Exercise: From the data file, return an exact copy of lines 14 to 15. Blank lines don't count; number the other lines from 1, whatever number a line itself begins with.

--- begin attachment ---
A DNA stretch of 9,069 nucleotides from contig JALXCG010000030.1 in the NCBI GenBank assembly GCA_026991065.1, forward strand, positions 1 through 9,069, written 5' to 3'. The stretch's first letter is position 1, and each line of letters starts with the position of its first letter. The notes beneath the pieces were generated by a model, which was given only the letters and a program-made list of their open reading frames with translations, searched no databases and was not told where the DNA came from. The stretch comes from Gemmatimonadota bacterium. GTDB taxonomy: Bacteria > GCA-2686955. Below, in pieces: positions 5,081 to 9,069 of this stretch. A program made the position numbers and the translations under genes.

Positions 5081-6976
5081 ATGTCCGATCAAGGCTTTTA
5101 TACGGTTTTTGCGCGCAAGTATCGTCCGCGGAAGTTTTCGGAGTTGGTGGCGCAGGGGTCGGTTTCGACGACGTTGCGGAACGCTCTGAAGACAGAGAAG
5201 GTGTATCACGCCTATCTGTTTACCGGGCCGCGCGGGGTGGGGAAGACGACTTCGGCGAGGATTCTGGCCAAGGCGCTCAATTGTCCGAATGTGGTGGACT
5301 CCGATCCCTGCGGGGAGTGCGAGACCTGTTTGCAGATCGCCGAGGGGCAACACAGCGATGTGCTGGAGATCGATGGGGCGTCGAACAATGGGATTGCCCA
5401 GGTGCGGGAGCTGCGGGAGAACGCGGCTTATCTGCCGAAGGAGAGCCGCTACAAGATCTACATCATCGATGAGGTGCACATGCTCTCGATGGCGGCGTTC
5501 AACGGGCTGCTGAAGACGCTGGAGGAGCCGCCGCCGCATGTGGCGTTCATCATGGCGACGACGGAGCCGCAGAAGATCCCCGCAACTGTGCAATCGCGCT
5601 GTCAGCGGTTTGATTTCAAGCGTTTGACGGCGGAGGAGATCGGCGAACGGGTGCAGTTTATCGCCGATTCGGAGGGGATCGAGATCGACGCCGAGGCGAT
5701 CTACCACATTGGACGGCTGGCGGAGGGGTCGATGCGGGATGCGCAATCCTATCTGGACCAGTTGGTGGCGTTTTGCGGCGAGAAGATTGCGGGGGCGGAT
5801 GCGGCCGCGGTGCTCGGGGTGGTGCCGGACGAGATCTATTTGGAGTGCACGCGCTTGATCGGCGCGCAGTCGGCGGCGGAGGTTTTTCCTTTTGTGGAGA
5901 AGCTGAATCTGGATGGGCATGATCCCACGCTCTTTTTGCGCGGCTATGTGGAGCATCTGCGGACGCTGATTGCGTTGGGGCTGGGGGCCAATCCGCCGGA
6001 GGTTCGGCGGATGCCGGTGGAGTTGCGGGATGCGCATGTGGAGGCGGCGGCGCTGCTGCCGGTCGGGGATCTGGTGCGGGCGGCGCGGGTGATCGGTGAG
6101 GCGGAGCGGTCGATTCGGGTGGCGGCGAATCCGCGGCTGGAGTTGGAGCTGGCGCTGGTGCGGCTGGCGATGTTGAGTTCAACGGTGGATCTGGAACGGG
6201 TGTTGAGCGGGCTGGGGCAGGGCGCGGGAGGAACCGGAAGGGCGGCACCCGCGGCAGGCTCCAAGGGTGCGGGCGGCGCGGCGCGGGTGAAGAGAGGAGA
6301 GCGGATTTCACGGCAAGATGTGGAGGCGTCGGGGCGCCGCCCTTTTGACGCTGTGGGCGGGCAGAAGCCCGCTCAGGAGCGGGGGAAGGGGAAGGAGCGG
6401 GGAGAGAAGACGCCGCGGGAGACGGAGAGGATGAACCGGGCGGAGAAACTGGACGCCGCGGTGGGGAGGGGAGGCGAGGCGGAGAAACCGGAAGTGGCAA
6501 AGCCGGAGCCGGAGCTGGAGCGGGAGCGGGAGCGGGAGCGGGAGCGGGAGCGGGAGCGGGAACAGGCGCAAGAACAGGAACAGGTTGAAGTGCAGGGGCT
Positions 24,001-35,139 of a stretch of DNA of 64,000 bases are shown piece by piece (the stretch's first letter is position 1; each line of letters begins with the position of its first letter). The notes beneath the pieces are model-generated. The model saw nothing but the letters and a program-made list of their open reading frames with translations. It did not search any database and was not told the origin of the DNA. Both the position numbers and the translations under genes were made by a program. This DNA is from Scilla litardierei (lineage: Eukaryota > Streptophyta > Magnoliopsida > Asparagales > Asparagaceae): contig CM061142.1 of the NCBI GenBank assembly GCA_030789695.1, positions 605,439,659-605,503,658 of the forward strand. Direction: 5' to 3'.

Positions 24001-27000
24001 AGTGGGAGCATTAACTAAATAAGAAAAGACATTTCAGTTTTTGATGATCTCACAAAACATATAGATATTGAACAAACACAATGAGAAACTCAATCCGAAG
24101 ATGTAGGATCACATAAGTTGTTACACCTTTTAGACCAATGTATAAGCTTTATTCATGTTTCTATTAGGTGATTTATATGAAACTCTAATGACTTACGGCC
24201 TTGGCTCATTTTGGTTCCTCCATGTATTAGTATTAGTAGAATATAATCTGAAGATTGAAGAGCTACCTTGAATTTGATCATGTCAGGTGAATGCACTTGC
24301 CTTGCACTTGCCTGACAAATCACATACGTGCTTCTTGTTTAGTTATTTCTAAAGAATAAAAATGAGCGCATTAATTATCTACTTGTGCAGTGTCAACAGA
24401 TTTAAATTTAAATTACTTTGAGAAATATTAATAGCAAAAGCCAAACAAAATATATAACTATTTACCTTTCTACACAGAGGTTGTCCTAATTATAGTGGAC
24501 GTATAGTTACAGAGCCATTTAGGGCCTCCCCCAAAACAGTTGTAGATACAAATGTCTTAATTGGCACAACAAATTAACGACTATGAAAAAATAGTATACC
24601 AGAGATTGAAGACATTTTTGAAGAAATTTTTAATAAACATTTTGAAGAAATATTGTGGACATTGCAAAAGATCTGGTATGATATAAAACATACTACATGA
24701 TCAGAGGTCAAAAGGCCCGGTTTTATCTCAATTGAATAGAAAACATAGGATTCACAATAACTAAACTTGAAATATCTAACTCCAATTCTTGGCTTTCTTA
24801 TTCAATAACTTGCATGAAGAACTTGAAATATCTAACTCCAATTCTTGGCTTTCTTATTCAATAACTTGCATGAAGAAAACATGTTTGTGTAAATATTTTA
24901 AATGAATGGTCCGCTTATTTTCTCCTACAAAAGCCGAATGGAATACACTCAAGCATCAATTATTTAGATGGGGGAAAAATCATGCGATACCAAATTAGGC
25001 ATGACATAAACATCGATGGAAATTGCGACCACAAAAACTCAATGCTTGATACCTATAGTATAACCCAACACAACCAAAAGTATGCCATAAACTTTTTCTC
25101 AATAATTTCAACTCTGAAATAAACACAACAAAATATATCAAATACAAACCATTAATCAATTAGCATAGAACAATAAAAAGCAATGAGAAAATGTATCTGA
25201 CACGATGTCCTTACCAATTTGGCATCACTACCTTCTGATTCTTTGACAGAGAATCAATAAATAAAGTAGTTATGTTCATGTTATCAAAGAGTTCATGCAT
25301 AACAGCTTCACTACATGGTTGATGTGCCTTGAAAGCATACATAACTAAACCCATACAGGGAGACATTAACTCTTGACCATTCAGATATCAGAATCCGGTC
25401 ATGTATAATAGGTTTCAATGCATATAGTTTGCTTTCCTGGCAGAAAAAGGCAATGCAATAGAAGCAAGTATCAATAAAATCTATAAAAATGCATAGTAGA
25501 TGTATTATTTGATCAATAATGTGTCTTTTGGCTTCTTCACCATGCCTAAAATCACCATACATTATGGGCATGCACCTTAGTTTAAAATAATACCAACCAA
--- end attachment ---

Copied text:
6101 GCGGAGCGGTCGATTCGGGTGGCGGCGAATCCGCGGCTGGAGTTGGAGCTGGCGCTGGTGCGGCTGGCGATGTTGAGTTCAACGGTGGATCTGGAACGGG
6201 TGTTGAGCGGGCTGGGGCAGGGCGCGGGAGGAACCGGAAGGGCGGCACCCGCGGCAGGCTCCAAGGGTGCGGGCGGCGCGGCGCGGGTGAAGAGAGGAGA